Added to that, a full depth precast prestressed concrete bridge deck is constructed that involves stemmed slabs, transverse grouted joints, longitudinal post tensioning, and welded threads and headless studs. Not only does the deck slab have smaller thickness compare to ordinary deck slabs but also it can be built quicker.
Furthermore, prestressed deck slabs are commonly used in considerably significant bridge deck replacement projects for example the Woodrow Wilson Bridge shown in Figure-12. And full depth transverse deck slabs used and replaced the truss spans of the deck on I-95 in Richmond.
Fig.12: Woodrow Wilson Bridge
Finally, longitudinal, partial depth, or full depth deck slabs which are precast on one or more concrete or steel beams have been utilized successfully.
Precast Parapet for Bridges
it has standard shape and mass produced easily and there are various connections which can be used to anchor the precast parapet. it has been used in several locations but there is a problem with water and chloride solution leaking between the top of the deck and the base of parapet and this issue might slow down the acceptance of precast parapet. Figure-13 shows a precast parapet.
Fig.13: Precast Parapet for Bridges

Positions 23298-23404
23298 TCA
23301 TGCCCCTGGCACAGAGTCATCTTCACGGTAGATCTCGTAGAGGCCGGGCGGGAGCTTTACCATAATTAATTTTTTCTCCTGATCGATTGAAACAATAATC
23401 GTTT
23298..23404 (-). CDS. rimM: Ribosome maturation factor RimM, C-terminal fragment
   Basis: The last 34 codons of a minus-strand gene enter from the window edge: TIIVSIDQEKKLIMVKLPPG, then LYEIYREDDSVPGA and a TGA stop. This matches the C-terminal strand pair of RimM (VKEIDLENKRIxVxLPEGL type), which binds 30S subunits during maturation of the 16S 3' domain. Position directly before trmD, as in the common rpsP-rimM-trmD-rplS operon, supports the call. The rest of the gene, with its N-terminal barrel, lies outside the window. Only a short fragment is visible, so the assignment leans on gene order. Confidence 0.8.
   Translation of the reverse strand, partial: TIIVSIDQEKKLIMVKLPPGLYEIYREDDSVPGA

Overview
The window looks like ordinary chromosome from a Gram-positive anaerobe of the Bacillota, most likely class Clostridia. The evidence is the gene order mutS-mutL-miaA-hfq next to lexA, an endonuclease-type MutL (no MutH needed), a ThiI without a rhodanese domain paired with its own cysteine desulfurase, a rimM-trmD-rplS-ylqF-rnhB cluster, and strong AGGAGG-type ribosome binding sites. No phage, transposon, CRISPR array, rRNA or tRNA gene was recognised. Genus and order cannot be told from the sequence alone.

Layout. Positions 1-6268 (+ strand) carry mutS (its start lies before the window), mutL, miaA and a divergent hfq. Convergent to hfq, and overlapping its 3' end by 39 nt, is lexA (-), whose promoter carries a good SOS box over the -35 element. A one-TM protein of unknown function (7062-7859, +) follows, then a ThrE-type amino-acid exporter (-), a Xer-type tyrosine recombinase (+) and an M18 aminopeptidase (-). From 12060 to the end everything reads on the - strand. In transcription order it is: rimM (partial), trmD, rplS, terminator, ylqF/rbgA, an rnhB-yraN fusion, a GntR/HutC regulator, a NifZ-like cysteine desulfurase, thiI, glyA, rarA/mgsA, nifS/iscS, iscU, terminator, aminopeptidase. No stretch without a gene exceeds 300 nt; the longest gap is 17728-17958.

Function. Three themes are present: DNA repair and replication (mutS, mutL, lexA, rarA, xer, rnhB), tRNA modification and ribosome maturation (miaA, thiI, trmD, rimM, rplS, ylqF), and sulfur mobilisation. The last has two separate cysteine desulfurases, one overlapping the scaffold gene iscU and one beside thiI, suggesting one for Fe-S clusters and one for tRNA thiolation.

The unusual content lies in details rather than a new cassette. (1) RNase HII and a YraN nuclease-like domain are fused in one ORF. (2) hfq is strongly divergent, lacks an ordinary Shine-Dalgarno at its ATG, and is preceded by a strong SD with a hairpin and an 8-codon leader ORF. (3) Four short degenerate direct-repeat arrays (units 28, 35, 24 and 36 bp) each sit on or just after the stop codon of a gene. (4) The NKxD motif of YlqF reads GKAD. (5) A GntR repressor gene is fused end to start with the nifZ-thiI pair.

Substructure Elements for Bridges
Generally, the construction of substructure need more time compared to superstructure and this time can be decreased by applying prefabricated element. The majority of substructure elements are prefabricated for instance piles, piers, pier cap, abutments, and wing walls.
Figure-14 illustrates the abutment and wing walls installed on temporary pads and anchored with weld plates and cast in place concrete. The construction is simplified by precast abutment and wing wall with the footing and place on site cast footing.
The most famous application of prefabricated pier is located in Linn Cove Viaduct as shown in Figure-15. The whole bridge structure elements were prefabricated to reduce the environmental impact. Until the location of the pier is reached, precast segmental superstructure segments were placed and post tensioned.
The drilling of the holes in which prestressed pile are installed were carried out from cantilevered superstructure, and then precast segments were placed and post tensioned.
Fig.14: Precast Abutment and Wing Wall
Fig.15: Prefabricated Pier Segment for Bridges
Precast Culverts for Bridge Construction
It is possible to employ precast culverts instead of bridges if the cross section does not restrict the flow of water. Culverts are placed easily, does not have a deck to damage, and rarely need extensive plans.
Precast culverts designs might include inverted U, pipe, box, and arch. Concrete pipes are used for spans of 0.3 to 3m and concrete box can be employed for spans of 1.2 to 3.7m. Precast U shaped culverts and arch shapes applied for spans of 4.9m and 12m, respectively.